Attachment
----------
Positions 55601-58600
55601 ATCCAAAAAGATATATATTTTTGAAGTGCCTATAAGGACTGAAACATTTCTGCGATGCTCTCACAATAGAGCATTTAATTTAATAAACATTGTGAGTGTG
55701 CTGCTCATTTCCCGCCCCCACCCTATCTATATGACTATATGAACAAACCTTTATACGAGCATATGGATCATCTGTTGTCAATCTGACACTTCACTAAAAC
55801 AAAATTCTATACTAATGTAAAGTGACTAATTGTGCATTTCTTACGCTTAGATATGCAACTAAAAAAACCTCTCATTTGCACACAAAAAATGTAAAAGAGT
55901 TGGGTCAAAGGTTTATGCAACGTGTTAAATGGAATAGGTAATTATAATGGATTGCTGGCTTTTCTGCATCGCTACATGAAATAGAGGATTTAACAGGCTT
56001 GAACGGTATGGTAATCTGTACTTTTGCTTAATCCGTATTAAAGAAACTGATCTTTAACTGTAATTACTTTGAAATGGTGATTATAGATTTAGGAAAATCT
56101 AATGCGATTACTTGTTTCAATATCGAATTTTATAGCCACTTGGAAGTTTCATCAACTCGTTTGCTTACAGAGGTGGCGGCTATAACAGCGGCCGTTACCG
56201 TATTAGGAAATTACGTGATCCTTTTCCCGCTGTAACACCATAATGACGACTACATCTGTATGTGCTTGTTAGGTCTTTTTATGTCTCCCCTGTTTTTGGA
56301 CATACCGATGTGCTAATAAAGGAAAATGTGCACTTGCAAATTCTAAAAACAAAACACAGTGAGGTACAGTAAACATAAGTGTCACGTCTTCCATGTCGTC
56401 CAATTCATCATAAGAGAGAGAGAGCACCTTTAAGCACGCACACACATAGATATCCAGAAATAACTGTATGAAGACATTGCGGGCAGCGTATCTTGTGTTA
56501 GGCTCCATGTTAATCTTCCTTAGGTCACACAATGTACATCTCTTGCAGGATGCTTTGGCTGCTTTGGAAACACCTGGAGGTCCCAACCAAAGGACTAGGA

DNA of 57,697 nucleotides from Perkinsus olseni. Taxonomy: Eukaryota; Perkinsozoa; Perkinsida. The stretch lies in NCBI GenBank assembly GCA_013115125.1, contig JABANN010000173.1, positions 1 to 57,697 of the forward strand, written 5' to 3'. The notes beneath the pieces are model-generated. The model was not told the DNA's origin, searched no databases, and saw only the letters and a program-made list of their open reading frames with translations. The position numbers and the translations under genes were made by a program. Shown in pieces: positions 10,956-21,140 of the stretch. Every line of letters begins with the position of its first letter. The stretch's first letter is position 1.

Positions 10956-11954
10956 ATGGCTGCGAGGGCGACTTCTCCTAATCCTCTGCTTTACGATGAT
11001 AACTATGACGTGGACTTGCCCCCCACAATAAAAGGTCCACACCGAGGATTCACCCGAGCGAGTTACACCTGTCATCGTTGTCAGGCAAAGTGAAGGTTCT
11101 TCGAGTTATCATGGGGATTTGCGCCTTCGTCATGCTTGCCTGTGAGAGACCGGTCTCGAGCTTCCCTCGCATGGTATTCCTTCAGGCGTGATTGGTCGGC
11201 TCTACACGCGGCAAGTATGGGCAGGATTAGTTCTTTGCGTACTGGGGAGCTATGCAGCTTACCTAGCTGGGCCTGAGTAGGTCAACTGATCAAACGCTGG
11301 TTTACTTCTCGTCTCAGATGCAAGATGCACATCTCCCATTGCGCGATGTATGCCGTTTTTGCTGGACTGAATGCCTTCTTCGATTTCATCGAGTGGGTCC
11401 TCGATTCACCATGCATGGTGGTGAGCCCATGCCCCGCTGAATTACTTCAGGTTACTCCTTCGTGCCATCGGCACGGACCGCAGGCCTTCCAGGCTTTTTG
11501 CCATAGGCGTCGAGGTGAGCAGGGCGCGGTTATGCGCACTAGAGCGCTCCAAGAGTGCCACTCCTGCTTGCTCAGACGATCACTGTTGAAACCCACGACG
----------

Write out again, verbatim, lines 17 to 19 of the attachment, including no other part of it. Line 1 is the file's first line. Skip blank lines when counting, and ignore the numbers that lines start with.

11201 TCTACACGCGGCAAGTATGGGCAGGATTAGTTCTTTGCGTACTGGGGAGCTATGCAGCTTACCTAGCTGGGCCTGAGTAGGTCAACTGATCAAACGCTGG
11301 TTTACTTCTCGTCTCAGATGCAAGATGCACATCTCCCATTGCGCGATGTATGCCGTTTTTGCTGGACTGAATGCCTTCTTCGATTTCATCGAGTGGGTCC
11401 TCGATTCACCATGCATGGTGGTGAGCCCATGCCCCGCTGAATTACTTCAGGTTACTCCTTCGTGCCATCGGCACGGACCGCAGGCCTTCCAGGCTTTTTG